Posted in music on April 18, 2014
by Andrew Sacher
While any English punk band worth two shits could get a label deal in the heyday of punk, a lot of American groups were on their own. Had La Peste done a proper LP circa '77/'78 with the backing of a decent label, surely it would have been on a par with the all-time punk classics of the era. They were that good - a scorching powerhouse of a band with the songs to back it all up. As it is, their patched-together debut album belongs in the record collection of anyone who professes to enjoy punk rock. [Faster and Louder]Boston punks La Peste's only official release during their brief career was the 1978 single "Better Off Dead" b/w "Black." If you're unfamiliar, fans of '70s punk will find this right up their alley, but it also sounds like it could've come from any of today's garage punk bands as well. "Better Off Dead" is as good an example of '70s American punk as any, but the b-side, "Black," is sleazy psychedelia that sounds informed by the sludgier moments of The Stooges before them, but also predicts much of the underground rock of the decade that followed.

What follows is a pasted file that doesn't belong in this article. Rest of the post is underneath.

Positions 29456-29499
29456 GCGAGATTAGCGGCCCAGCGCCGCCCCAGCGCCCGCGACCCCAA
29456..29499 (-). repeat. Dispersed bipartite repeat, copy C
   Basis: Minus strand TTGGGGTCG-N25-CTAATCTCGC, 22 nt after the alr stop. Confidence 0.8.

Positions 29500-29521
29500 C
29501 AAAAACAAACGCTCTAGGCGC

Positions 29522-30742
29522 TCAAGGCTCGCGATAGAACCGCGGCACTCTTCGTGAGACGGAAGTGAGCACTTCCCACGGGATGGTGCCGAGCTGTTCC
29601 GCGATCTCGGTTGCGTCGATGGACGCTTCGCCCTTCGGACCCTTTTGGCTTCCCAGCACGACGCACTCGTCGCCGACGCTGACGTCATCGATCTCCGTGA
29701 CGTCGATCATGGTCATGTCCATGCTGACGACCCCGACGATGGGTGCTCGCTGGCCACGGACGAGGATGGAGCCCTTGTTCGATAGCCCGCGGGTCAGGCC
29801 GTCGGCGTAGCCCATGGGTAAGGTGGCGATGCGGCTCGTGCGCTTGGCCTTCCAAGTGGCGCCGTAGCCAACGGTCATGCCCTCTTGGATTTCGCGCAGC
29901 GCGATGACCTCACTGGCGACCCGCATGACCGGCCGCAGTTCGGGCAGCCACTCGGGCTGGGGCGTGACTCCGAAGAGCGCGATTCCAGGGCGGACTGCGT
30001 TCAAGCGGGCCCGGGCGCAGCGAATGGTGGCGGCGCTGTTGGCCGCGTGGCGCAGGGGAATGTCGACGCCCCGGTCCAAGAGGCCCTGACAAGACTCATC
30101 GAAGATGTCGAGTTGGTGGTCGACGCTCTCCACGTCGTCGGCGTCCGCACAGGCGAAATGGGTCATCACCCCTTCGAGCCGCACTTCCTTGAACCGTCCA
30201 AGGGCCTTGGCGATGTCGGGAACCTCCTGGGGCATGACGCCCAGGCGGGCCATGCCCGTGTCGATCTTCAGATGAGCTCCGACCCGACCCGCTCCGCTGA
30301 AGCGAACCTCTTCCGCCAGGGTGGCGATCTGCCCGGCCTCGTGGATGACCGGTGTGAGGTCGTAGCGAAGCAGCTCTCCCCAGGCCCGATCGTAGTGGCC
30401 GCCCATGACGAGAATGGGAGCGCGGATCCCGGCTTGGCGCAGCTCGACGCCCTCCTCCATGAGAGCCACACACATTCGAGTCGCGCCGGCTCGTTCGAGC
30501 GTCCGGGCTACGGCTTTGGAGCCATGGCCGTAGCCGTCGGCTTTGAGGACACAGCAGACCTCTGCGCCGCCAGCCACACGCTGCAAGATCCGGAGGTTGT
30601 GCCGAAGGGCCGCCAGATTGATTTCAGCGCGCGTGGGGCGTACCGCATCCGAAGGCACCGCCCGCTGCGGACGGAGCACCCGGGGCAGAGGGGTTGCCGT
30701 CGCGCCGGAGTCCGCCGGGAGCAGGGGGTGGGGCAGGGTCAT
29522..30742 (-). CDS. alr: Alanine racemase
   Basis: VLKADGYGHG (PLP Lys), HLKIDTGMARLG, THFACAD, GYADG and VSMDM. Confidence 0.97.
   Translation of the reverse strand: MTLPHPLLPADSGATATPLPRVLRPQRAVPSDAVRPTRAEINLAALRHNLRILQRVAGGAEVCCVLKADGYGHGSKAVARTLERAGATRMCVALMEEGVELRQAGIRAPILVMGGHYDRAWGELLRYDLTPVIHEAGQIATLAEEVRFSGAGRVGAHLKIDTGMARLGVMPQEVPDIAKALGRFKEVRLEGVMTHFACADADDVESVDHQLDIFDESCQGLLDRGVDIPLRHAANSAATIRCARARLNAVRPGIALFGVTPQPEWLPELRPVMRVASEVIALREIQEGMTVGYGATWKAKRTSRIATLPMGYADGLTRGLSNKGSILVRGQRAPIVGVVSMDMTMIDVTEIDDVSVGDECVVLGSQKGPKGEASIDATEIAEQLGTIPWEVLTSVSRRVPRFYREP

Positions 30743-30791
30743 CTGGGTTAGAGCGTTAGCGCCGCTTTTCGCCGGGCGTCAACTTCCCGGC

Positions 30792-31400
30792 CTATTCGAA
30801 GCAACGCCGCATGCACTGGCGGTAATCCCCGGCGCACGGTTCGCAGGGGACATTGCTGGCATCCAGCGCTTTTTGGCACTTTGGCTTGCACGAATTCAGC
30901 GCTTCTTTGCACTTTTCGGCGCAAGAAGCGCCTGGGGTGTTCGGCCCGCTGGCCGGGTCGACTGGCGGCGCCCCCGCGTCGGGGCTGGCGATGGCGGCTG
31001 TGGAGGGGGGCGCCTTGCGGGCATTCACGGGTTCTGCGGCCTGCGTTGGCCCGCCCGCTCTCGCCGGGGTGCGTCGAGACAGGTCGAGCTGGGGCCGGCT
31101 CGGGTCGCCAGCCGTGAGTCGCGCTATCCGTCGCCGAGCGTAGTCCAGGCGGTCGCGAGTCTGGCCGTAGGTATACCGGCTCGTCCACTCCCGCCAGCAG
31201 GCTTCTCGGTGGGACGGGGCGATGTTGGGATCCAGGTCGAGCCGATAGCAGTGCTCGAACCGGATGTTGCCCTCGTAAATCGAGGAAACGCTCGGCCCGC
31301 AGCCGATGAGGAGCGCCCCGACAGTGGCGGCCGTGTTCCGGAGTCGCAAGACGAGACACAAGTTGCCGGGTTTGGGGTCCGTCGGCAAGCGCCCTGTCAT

The songs have been out there over the years, but Wharf Cat Records (home to a similarly-minded newer band, The Ukiah Drag) is giving the 7" a reissue on Record Store Day, aka this Saturday, 4/19 (pre-order). Both tracks have been remastered (and sound noticeably nicer than the versions floating around on YouTube), and the release comes with an insert with a writeup by Mission of Burma's Roger Miller. The remastered b-side premieres in this post, and you can stream it, along with the a-side, below...
La Peste - "Better Off Dead" b/w "Black"